Lessons from the NFL

Lessons from the NFL

Last year one NFL player chose to sit rather than stand for the National Anthem before a game. Later, he began to kneel for the Anthem and was joined by a handful of other players. President Trump weighed in on Friday at a political rally and in a series of tweets. The NFL commissioner called him divisive, ignoring the divisive action that started this in the first place. The President responded, and things escalated.


On Sunday, over 200 players took a knee for the National Anthem. Others locked arms in solidarity, while other teams decided to stay in the locker room for the Anthem. Players were booed by some, cheered by others.


The league is in a tough spot. They have been maneuvered, or put themselves, into a difficult situation. If they support their players they risk further alienating a significant portion of their fans. President Trump has called for a boycott of the NFL. Overnight ratings from Sunday’s prime-time game were down 8% from the previous week, which were down 17% from the season opener. It is undeniable that ratings are down. Is this because of the player protests or are other factors in play? Only time will tell.


If the league supports the fans that are boycotting or outraged at the player protests they risk alienating their players. What happens if the league orders the players to stand and they choose not to play? The league has chosen not to enforce its own rules.


The rules regarding the anthem are found on pages A62-63 of the league’s game operational manual:


“The National Anthem must be played prior to every NFL game, and all players must be on the sideline for the National Anthem.


During the National Anthem, players on the field and bench area should stand at attention, face the flag, hold helmets in their left hand, and refrain from talking. The home team should ensure that the American flag is in good condition. It should be pointed out to players and coaches that we continue to be judged by the public in this area or respect for the flag and our country. Failure to be on the field by the start of the National Anthem may result in discipline, such as fines, suspensions, and/or the forfeiture of draft choice(s) for violations of the above, including first offenses.”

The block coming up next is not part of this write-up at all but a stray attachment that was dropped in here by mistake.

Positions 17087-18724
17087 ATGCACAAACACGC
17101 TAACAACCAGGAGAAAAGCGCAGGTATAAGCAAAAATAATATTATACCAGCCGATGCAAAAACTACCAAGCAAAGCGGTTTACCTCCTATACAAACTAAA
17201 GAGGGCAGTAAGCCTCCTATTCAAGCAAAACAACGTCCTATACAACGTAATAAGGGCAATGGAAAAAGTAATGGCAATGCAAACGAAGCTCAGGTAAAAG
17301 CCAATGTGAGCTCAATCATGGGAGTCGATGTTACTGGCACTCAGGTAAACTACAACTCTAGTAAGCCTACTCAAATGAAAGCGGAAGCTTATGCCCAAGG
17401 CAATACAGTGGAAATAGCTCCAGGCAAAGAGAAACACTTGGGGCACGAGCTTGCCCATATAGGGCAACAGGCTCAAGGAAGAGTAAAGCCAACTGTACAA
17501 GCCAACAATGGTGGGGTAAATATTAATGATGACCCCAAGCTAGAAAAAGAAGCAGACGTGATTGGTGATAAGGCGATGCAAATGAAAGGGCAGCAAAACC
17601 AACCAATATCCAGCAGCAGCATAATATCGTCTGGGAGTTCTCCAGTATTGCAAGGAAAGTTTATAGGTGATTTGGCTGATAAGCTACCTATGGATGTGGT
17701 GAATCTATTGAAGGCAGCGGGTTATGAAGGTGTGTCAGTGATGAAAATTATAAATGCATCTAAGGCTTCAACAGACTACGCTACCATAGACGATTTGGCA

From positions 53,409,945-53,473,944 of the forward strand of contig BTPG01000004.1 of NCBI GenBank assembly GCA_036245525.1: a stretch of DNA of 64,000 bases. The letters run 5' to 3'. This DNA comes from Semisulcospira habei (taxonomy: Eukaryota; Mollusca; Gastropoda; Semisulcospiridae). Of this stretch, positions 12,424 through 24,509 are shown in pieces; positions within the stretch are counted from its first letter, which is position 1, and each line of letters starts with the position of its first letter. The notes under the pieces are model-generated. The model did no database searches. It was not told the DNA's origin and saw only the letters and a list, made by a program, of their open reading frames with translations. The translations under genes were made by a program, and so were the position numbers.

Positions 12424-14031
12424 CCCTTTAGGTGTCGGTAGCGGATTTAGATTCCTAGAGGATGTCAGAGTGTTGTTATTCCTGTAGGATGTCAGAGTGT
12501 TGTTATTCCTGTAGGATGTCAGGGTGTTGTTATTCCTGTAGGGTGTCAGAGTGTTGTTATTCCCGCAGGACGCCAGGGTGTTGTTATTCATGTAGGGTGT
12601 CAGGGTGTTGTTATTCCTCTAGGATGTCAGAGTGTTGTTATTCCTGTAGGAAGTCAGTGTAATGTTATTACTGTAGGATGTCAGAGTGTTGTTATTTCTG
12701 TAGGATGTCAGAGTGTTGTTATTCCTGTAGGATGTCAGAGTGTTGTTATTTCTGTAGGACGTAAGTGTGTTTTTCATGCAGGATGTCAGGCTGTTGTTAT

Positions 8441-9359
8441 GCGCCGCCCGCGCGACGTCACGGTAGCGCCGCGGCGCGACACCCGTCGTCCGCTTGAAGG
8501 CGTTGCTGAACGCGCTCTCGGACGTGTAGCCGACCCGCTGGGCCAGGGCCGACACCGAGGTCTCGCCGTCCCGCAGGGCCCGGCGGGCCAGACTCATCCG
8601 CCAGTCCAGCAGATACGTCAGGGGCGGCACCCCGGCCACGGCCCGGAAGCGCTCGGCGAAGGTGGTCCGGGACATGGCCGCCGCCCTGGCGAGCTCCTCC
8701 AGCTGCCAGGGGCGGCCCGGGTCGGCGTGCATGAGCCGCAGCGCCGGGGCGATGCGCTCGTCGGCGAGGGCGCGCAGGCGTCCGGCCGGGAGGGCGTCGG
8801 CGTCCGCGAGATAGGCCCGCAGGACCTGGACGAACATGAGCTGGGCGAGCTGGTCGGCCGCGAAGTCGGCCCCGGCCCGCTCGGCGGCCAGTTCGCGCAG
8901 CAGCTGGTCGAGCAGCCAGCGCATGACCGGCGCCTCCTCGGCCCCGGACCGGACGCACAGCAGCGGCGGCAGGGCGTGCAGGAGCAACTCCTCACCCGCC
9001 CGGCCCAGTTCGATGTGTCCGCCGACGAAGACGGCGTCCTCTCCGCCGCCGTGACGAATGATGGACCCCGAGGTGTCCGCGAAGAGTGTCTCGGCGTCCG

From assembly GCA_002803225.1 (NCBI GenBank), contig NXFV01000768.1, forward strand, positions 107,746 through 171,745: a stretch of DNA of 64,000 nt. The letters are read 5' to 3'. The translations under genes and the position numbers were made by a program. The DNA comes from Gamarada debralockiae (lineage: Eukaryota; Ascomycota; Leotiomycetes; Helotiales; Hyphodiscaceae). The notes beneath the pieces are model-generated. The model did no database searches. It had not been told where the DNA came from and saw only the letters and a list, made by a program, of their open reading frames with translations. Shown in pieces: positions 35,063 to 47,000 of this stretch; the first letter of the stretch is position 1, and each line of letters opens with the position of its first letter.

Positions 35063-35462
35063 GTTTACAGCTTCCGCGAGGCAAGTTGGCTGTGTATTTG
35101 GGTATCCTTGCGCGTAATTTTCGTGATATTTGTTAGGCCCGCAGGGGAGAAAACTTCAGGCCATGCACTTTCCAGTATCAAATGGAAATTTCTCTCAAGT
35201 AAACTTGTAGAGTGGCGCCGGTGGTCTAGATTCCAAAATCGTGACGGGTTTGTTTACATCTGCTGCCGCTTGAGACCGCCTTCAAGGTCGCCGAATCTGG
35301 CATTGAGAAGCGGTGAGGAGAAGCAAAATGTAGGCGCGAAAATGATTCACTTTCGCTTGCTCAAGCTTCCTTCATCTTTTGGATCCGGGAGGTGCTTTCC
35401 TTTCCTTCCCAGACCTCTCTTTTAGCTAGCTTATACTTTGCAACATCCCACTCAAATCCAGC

So, what can our organizations learn from the NFL? Two things stand out for me.


First, at the height of his career, Michael Jordan was asked to publicly to endorse a Democrat for the Senate race in North Carolina. Jordan refused to do so, reportedly saying, “Republicans buy shoes, too.” Whether Jordan actually said this is in some doubt, but the sentiment is correct. The NFL has allowed a situation to develop that has alienated a number of their customers. The damage may be permanent.

Second, the NFL had a rule in place that addressed this very action. They could have intervened the first time a player sat or kneeled. They chose to act in a manner inconsistent with their own stated policy and the protests escalated. The argument can be made that the policy itself was wrong. If so, the league should have determined that the policy was not in keeping with their values and changed the policy, but they didn’t. Now they have to deal with the consequences of their choices. It is almost impossible for the league to now enforce a policy that chose to ignore. Changing the policy now is also fraught with difficulty.


The NFL is facing a number of disruptions to its business model, from CTE concerns, to cord cutting, declining attendance, and now a portion of their customer base who have tuned out. Boycotts rarely last, but I believe this is different. I always saw the NFL as a diversion, a time on Sunday afternoon to cheer for my team and enjoy time free of thoughts of work, politics, and the everyday stresses of life. I stopped watching because it isn’t fun anymore.


Taking controversial decisions may be the right thing for our organizations or for each of us individually. It is important to understand that freedom of speech, and positions or causes we support are not without consequences. When we take positions that alienate our employees or our customers we have to be ready to deal with the fallout from our positions. Sometimes right is right, regardless of the consequences, but that does not insulate us or our organizations from negative outcomes.


This is why I believe in values-based leadership. It gives us a framework or a moral compass to guide us when we make decisions on what causes to support, how to treat our teammates, and how we interact with our external stakeholders. Values provide a guide to aid our actions. Values give us a rock on which to stand. Using the NFL’s situation as a cautionary tale for all of us, I encourage you to review your stated values. Are they what you really believe? Are they what you are willing to stand for regardless of the consequences? Do your policies and actions align with your values? When our values drive our behavior we have confidence in our actions.

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